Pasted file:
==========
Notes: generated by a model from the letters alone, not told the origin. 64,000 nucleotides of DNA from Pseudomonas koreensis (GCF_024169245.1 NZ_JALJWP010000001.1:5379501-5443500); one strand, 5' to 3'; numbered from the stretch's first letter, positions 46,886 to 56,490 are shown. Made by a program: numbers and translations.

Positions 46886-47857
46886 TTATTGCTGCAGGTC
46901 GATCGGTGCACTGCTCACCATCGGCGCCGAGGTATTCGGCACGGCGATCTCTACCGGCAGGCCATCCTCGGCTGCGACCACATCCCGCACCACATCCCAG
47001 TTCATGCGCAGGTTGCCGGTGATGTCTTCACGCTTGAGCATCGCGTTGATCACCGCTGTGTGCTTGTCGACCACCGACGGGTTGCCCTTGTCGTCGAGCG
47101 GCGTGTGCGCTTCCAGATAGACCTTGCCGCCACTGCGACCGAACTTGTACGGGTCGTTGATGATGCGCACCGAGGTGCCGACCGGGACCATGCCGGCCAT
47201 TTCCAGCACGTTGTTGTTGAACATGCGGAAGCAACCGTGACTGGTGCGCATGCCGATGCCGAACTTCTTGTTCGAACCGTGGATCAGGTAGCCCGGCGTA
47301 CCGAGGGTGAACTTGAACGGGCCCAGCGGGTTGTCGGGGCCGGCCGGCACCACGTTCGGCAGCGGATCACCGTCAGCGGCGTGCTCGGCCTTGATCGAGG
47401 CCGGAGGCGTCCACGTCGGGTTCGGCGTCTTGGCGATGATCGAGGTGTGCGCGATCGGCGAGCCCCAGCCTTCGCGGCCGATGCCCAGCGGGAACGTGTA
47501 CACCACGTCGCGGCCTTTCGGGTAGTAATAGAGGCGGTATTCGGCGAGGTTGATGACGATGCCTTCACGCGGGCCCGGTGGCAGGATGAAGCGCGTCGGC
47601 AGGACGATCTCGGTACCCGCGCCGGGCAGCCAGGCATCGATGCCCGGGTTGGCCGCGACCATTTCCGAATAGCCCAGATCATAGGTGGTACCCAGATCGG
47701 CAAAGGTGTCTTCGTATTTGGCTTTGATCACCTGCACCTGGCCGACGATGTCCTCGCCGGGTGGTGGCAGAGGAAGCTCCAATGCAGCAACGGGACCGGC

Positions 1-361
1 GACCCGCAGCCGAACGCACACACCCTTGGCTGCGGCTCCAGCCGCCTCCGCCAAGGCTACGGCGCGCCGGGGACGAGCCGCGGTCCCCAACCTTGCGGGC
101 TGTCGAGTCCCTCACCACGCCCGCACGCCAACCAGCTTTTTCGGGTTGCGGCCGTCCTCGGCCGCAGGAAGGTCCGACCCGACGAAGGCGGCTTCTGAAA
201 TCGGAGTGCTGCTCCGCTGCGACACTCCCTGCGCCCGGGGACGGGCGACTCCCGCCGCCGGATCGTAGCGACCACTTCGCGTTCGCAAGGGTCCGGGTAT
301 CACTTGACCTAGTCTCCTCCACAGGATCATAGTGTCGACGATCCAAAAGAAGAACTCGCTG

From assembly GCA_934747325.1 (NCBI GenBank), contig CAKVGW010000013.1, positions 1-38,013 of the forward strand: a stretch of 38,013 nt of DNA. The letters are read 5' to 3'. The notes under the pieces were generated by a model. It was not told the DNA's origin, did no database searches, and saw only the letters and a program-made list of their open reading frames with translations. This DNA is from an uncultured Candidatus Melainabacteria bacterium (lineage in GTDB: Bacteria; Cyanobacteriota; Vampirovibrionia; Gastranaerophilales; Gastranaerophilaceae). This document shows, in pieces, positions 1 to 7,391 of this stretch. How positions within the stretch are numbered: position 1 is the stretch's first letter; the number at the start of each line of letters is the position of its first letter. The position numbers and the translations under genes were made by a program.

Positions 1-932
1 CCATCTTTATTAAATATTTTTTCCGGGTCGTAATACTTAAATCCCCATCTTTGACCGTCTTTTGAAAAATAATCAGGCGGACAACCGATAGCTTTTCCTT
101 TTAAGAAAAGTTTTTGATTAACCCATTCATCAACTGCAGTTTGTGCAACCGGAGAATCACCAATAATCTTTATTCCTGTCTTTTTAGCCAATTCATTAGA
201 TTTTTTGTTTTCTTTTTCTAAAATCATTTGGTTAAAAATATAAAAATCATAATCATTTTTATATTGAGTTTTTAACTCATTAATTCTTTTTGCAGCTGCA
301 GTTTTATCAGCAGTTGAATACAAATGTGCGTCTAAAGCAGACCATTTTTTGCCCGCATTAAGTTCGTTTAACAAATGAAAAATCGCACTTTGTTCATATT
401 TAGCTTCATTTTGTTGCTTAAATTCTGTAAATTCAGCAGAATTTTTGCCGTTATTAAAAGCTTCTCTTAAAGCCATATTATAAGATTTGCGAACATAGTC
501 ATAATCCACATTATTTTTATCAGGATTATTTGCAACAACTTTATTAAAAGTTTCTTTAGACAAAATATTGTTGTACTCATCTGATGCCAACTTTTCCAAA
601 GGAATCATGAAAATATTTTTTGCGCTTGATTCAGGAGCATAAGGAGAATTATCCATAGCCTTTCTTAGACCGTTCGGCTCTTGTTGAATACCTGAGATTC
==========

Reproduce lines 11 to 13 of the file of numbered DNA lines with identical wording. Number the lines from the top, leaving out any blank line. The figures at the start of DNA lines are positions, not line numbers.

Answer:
47601 AGGACGATCTCGGTACCCGCGCCGGGCAGCCAGGCATCGATGCCCGGGTTGGCCGCGACCATTTCCGAATAGCCCAGATCATAGGTGGTACCCAGATCGG
47701 CAAAGGTGTCTTCGTATTTGGCTTTGATCACCTGCACCTGGCCGACGATGTCCTCGCCGGGTGGTGGCAGAGGAAGCTCCAATGCAGCAACGGGACCGGC

Positions 1-361